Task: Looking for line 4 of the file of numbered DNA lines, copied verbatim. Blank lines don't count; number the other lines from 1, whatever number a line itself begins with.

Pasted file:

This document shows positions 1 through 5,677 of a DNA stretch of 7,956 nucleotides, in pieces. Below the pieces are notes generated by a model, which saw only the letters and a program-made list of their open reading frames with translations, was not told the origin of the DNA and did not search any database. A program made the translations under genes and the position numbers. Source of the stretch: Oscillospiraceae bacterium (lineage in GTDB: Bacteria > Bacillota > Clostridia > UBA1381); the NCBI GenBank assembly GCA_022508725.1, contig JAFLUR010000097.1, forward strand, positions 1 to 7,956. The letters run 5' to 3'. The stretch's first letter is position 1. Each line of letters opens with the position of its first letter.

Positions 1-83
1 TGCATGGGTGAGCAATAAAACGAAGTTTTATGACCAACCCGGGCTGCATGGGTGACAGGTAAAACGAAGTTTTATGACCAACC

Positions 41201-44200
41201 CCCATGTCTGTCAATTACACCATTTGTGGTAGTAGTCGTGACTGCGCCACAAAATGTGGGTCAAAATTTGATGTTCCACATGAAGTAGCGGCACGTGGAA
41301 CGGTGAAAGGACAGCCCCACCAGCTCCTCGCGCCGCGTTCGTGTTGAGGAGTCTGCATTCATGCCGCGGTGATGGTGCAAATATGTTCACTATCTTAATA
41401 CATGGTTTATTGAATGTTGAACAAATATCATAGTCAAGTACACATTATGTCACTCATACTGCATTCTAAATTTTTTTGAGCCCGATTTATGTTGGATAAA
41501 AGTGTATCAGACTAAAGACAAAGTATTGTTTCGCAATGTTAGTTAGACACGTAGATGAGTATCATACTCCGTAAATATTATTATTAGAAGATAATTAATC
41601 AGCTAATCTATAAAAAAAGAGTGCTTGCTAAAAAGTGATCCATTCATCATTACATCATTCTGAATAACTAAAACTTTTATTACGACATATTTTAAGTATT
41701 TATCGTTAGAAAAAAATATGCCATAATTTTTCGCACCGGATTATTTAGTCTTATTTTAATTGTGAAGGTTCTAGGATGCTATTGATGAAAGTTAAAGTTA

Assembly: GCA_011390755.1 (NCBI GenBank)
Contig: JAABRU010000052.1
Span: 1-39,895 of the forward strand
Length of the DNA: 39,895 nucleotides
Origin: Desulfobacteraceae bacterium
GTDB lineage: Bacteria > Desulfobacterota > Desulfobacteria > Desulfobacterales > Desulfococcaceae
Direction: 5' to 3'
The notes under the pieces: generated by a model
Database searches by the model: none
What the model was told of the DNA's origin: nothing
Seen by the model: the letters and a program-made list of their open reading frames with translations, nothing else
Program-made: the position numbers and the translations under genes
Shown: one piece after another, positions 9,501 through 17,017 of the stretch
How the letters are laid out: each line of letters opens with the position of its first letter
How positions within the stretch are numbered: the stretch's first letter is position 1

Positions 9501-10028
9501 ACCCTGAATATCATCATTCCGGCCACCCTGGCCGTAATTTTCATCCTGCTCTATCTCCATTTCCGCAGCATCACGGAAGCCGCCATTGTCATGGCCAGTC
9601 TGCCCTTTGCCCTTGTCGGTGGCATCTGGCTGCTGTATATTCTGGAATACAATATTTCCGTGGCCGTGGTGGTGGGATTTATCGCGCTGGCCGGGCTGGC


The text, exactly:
Positions 41201-44200